Noonan: Don’t touch AIB shares… yet

79 BUDGET 2015 90358782

Ireland’s Finance Minister Michael Noonan took the unusual step of warning investors to stay away from shares in government-owned bank AIB because they are ‘overvalued’.

The bank, which still has a significant presence in the UK, is valued at nearly £44 billion (€55 billion). Irish taxpayers gave it a £16 billion (€21 billion) bailout.

Small shareholders here who have seen their savings shrivel since the banking crash have been tempted by news of Ireland’s economic recovery to try and recover lost ground.

But Mr. Noonan was blunt when he warned anyone tempted to buy shares now – before the taxpayer – rescued bank is sold off – will lose money.

“The value attributed to the shares in the stock market at the moment would put a nominal value of €55 billion on AIB, it’s not worth that. So the shares are overvalued but it’s because of the resturcturing.

“So I am issuing a kind of a warning to investors. Wait until it’s restructured before you buy. If you buy now you will lose money,” e told reporters at the opening of a refurbished branch of AIB.

AIB Bankcentre 658 90329216Coincidentally, Mr. Noonan was a member of the Fine Gael-led government that rescued AIB from losses of £200 million by its wholly-owned London subsidary Insurance Corporation of Ireland in 1985.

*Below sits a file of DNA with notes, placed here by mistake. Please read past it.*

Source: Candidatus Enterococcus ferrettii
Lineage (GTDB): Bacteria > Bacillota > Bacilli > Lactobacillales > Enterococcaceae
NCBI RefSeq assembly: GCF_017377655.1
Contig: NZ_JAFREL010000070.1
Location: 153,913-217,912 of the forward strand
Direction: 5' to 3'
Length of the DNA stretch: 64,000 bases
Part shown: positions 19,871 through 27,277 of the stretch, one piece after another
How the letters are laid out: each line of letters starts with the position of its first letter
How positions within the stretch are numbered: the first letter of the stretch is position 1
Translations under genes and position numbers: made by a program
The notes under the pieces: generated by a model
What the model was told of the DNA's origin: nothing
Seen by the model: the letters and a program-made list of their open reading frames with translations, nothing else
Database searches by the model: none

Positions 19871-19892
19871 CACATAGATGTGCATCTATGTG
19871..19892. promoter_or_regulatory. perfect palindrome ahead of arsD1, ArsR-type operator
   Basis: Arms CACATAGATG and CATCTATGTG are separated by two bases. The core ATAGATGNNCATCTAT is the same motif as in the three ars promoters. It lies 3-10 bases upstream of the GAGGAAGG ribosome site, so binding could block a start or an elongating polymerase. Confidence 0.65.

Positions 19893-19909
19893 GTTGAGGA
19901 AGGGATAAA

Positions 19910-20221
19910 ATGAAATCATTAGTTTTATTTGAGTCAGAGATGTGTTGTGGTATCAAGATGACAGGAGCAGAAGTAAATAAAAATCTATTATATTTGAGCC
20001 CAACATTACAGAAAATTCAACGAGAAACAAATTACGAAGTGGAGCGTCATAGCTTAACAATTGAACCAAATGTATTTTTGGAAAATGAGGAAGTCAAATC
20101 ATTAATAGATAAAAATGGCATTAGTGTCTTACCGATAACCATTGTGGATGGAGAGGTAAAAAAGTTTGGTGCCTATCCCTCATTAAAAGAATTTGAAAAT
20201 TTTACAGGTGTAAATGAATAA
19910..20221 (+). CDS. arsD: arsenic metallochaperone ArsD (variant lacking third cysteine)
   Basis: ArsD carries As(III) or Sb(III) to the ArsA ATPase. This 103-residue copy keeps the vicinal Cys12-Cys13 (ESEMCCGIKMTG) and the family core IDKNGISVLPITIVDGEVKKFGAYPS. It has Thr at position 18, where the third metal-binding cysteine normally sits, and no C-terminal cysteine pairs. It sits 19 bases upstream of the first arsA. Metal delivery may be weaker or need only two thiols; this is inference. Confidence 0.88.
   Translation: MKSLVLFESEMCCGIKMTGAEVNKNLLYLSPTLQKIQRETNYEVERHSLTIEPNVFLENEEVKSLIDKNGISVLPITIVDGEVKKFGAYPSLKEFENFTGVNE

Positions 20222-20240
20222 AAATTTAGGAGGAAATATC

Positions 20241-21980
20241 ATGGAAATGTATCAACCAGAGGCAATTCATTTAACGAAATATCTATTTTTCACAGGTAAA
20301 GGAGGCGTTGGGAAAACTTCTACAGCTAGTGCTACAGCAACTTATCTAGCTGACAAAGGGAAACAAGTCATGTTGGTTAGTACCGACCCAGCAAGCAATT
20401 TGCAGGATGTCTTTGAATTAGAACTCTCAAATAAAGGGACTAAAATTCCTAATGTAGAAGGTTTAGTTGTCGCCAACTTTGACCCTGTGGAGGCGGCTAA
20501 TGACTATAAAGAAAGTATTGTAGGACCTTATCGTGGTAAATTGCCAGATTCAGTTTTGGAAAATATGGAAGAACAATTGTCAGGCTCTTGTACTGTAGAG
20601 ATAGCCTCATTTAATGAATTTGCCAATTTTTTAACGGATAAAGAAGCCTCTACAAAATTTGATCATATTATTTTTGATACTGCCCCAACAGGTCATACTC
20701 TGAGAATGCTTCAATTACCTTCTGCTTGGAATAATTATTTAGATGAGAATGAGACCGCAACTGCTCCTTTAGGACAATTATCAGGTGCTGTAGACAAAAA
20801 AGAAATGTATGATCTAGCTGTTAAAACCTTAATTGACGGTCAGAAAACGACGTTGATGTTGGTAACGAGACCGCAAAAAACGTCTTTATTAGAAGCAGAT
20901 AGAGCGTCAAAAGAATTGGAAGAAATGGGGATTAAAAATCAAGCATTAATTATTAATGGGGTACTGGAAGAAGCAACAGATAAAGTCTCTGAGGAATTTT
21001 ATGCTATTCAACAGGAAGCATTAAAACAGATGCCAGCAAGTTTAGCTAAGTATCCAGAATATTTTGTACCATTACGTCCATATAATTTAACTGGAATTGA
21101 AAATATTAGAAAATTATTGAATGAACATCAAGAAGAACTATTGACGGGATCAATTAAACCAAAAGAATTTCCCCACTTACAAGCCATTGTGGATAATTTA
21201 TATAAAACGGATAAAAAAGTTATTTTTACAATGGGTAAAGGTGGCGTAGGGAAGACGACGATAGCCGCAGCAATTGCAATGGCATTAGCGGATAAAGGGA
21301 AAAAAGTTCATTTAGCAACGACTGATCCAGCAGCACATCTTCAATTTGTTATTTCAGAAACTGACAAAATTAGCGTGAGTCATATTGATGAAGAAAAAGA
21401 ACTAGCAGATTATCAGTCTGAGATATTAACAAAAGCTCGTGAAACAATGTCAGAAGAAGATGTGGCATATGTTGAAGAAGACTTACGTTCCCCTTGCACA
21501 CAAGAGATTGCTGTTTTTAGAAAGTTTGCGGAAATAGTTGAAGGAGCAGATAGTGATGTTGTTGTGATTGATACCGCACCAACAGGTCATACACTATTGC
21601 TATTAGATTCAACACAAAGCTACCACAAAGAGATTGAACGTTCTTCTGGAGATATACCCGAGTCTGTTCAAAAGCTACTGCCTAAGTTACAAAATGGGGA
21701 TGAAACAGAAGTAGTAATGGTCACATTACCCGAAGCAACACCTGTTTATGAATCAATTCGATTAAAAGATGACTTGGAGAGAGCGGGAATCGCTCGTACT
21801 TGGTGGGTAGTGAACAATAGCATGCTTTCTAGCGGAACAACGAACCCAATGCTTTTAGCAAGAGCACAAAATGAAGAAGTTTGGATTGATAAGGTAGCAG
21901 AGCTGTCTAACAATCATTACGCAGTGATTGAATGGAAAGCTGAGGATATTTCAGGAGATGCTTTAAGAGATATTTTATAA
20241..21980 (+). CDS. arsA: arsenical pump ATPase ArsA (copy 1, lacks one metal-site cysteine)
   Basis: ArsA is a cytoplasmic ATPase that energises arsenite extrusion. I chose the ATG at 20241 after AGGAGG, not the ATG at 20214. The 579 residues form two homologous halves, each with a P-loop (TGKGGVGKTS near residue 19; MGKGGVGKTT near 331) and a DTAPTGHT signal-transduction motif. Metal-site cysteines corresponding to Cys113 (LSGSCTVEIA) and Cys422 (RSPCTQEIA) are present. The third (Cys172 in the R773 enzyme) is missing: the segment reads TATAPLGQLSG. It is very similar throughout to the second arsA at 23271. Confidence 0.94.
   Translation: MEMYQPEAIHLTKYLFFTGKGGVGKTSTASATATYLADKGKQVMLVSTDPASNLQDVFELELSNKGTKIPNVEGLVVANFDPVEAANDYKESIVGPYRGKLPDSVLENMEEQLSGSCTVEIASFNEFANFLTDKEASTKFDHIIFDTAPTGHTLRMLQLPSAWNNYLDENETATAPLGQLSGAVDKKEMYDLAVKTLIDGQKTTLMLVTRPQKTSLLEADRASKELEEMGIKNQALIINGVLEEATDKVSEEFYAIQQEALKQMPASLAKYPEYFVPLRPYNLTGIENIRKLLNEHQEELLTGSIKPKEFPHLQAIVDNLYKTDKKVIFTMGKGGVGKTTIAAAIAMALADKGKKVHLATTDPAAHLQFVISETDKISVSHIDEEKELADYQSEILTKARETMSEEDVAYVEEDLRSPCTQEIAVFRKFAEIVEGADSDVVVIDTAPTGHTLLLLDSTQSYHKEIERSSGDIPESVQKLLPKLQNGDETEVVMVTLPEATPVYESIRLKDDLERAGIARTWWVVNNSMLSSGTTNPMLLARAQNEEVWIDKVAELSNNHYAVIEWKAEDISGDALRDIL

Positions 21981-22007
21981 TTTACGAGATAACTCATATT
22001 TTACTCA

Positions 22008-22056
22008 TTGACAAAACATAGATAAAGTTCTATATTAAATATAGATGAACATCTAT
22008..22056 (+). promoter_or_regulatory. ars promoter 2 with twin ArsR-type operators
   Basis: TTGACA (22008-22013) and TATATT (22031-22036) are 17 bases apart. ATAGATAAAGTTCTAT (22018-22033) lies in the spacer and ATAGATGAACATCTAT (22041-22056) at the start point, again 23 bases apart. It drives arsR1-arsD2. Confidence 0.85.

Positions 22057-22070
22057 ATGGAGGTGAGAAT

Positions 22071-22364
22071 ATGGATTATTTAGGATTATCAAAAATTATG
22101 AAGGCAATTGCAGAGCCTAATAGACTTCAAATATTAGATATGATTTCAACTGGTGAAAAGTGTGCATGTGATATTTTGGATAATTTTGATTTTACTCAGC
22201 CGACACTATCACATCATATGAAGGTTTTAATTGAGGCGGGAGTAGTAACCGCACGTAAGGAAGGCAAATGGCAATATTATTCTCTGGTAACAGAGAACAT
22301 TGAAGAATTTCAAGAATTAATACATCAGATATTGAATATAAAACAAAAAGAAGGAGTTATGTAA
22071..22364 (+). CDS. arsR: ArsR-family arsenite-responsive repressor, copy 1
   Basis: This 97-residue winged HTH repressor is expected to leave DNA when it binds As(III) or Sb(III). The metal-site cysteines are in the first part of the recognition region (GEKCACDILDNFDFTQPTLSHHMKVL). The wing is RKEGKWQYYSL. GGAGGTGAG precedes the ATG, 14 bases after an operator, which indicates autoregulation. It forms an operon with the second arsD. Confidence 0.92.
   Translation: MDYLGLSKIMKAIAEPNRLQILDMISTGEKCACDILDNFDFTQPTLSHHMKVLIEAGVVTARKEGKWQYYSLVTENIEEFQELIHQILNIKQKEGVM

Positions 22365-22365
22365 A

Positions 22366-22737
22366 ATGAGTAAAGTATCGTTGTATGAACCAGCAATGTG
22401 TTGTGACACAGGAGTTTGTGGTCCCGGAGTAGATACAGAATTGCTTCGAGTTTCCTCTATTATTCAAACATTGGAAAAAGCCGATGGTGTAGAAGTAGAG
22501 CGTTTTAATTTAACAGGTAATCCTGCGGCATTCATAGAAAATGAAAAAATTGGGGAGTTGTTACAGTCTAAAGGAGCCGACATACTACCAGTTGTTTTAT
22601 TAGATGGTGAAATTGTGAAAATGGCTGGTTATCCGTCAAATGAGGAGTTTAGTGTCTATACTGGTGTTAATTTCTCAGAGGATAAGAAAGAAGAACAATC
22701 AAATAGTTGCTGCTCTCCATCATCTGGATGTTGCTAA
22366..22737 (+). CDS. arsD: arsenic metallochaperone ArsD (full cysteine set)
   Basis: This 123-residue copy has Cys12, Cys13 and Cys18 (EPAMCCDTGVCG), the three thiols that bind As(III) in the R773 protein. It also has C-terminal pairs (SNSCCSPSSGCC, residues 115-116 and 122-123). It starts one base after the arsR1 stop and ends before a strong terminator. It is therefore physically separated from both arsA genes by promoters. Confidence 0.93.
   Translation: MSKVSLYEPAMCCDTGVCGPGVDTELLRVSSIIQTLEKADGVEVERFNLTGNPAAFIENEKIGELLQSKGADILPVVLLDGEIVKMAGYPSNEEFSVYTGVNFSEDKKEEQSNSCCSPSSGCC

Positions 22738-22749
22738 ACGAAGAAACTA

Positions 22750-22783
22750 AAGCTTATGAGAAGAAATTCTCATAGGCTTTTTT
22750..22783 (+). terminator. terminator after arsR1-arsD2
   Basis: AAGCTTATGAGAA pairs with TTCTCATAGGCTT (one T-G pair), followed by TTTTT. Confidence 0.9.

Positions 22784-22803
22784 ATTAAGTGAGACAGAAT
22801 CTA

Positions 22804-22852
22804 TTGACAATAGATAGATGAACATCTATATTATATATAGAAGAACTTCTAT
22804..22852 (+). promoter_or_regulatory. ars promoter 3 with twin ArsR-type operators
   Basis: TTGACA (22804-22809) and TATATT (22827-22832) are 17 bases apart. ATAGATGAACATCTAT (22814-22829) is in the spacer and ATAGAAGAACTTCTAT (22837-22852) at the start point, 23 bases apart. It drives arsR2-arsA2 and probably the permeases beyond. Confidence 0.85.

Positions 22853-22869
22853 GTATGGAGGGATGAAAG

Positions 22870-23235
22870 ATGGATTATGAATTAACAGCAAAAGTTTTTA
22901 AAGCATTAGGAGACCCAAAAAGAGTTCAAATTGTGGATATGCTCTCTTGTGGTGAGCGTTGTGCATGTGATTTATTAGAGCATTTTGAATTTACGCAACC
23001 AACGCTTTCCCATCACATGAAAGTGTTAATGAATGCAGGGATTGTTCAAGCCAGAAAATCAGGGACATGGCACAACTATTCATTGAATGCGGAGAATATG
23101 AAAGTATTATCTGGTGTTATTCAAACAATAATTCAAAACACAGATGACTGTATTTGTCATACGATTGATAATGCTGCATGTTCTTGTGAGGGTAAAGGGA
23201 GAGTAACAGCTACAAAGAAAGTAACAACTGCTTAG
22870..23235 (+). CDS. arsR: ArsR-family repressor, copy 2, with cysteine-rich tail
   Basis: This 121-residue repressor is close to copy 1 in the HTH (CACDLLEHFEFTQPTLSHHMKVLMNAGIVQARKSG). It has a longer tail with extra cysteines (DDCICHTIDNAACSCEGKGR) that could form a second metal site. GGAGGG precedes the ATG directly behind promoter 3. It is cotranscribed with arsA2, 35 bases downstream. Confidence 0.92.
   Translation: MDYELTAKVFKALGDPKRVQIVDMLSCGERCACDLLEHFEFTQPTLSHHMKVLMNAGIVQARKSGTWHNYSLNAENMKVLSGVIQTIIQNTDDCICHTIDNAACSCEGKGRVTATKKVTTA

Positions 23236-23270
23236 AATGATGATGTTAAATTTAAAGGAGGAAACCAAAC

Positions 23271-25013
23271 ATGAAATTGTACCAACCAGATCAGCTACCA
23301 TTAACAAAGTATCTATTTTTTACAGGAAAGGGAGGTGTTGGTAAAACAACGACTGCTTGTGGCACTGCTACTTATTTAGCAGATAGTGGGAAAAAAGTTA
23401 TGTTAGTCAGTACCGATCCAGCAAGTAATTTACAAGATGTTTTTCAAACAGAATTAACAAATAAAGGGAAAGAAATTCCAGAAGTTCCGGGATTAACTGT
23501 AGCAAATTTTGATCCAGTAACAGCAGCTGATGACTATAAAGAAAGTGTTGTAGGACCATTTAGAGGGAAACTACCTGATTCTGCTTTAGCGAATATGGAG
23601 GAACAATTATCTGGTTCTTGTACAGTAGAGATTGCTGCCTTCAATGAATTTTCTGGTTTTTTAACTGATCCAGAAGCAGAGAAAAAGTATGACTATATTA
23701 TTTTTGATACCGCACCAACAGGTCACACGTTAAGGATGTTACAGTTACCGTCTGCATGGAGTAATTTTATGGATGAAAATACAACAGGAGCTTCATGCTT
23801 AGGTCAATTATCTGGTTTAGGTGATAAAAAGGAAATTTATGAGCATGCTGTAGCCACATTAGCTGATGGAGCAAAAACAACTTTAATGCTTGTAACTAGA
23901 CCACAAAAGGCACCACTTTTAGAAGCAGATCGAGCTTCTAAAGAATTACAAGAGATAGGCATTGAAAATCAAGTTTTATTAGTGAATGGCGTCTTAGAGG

Now after the 2008 crash AIB is returning to good financial health and has recapitalised its balance sheets the Irish government is planning to announce just before Christmas how it plans to sell off the bank.

Mr Noonan said: “It will be a long process. I am not announcing an imminent sale of AIB or anything like that. I am saying that before very long and certainly before Christmas all interests will come together.

“That’s the Department of Finance, AIB and some outside advisors and we will start the process of laying out a blue print which would lead then over quite a significant number of years restoring the bank to the private sector through a public selling of the shares.”

A publicly contrite AIB chief executive David Duffy said the bank had learned its lesson: “We have done enough damage and we will always admit that, in the past. The only way we will be successful in the long term is if we rebuild that brand, and the only way you can do that is by addressing your customers in the way they want to be addressed.”

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